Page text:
§ 8. Mr. Simon Hughes
asked the Secretary of State for Employment what contribution his Department will make to Her Majesty's Government's strategy towards inner-city areas.
§ Mr. Cope
Our Department and the Manpower Services Commission contribute an estimated £240 million towards employment, training and enterprise programmes in inner city partnership areas and the 16 task force areas. The inner cities already have a high priority for those programmes and will continue to do so.
§ Mr. Hughes
Will the Minister help us to resolve the apparent dilemma that exists in the Cabinet between his right hon. and learned Friend the Chancellor of the Duchy of Lancaster and his right hon. Friend the Secretary of State for the Environment? The Chancellor of the Duchy of Lancaster is reported as saying that it is possible for inner-city residents to win inner-city jobs and that it is legally possible to discriminate in their favour. The Secretary of State for the Environment said that it was not possible to discriminate in favour of inner-city residents.
Does the Minister think that in future his Department might do rather better than creating bodies such as the London Docklands Development Corporation, which has meant that unemployment in constituencies such as mine 199 has increased every year and that jobs have gone principally to people who live a long way outside the inner cities?
§ Mr. Cope
The hon. Gentleman asks me to deliberate between my right hon. Friend the Secretary of State for the Environment and my right hon. and learned Friend the Chancellor of the Duchy of Lancaster. Section 35 of the Race Relations Act 1976, to which my right hon. and learned Friend referred, deals with the restriction applied to members of a particular racial group, of access to education, training and welfare on the ground that that restriction fulfills a special need for improvement in those respects. That in no way contradicts what my right hon. Friend the Secretary of State for the Environment said.
On the hon. Gentleman's second point, he knows that the south London business initiative and the north Peckham task force and other agencies of my Department are doing their best to help in his constituency.
§ Mr. Brandon-Bravo
I am sure my hon. Friend accepts that the resolution of our inner-city problems does not rest on his Department alone and requires the willing co-operation of the Department of Trade and Industry, the Home Office and others. In his specific contribution to the problem, may I urge him to view with caution the speeches that he will hear from people in the inner cities who claim to represent various groups—they do not—and others who want to help but who should not be let out without a lead? Those people can usually spend vast sums of public money to very little effect.
§ Mr. Rees
Does the Minister realise that, despite what was just said, few of the people who take the major decisions on the inner cities know much about them, live in them or work in them? Will he ensure that his and other Departments accept advice from those who live and work in the area, because some of the decisions that are taken are palpably foolish?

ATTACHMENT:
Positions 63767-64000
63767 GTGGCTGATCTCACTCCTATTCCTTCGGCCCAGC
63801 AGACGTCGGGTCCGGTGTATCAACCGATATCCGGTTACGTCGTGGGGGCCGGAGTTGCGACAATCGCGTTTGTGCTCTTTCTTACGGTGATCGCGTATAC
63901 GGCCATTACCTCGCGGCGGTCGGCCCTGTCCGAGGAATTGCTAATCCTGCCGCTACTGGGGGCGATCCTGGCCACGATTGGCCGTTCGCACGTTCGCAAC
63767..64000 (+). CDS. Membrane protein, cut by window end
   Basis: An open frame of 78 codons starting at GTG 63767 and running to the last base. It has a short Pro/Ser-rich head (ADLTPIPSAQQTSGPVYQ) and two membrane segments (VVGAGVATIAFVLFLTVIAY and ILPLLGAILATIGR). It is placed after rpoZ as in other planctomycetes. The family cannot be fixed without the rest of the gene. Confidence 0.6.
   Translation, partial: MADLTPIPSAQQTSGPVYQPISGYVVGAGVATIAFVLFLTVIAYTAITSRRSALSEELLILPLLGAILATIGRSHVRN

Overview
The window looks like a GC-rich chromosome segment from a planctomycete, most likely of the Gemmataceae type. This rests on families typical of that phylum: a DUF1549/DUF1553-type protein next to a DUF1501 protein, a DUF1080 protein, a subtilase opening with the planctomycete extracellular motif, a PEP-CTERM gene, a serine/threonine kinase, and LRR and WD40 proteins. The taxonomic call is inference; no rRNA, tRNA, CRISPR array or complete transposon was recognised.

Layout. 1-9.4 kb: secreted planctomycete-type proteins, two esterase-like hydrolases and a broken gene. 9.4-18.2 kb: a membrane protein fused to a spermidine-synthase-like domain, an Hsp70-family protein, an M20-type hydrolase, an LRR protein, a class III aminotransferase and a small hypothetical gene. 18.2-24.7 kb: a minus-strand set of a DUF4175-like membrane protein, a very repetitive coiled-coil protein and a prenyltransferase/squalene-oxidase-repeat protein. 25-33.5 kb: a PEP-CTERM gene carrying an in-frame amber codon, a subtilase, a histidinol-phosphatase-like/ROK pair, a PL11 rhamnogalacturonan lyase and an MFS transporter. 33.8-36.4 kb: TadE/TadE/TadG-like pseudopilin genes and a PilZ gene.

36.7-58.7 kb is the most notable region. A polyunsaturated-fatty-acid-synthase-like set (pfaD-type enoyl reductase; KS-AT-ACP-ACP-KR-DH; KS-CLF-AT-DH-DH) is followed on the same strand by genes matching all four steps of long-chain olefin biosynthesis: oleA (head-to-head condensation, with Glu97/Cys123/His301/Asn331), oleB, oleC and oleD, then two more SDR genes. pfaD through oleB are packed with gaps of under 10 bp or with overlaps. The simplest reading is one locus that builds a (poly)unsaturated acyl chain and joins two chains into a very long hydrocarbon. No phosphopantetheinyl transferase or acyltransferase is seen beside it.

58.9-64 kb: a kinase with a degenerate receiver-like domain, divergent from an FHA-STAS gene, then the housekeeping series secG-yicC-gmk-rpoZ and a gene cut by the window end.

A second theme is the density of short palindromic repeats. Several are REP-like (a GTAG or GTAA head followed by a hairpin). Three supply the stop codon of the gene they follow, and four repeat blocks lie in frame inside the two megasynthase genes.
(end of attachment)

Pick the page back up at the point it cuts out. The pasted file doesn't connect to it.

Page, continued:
§ Mr. Cope
Yes. The right hon. Gentleman has a lot of experience and will know that we take advice from those who are there and from people elsewhere who can contribute to the inner cities. We must bring expertise and assistance into the inner cities from outside those areas, as well as try our best to encourage enterprise and vigour in the people of the inner cities. We shall try to combine all these things.
§ Mr. Heffer
Since, immediately after the general election, the Prime Minister said that her strategy was to win back votes for the Conservative party in the inner cities, will the Minister explain precisely what the Government's strategy is in relation to the inner city of Liverpool?
§ Mr. Cope
The Government's strategy has been and remains to do all that we can to revive the inner cities. The 200 hon. Gentleman knows that much has been done in Merseyside, to some of which he has contributed. There is a series of schemes to improve it. The Department of Employment provides training and encouragement of enterprise, and other Departments provide urban development corporations, urban regeneration grants, enterprise zones, estates action and a series of other programmes.
§ Mr. Heddle
Does my hon. Friend agree that a large measure of the blame for joblessness in the inner cities rests with profligate Labour-controlled local authorities, whose high-spending policies have forced up rates, which in turn have forced out businesses and jobs?
§ Mr. Meacher
Is it not clear from the Department of Employment's subordinate position in the division of responsibilities that, after eight years of destroying jobs in the inner cities, the Government still have job creation well down their order of priorities? Since the Local Government Bill prohibits contract compliance — the Minister has not answered this question—what incentive will there be for suburban building contractors to take on local labour? What guarantee can he offer to local people in greatest need of training and employment that they will not simply be left on the sidelines?
§ Mr. Cope
No one can guarantee the training and employment, but we have targeted our training and employment measures towards the inner cities in particular. The hon. Gentleman knows exactly why we have done that. My Department is working alongside the Department of the Environment, the Department of Trade and Industry and others in trying to solve these problems, under the leadership of my right hon. Friend the Prime Minister and the Cabinet Office.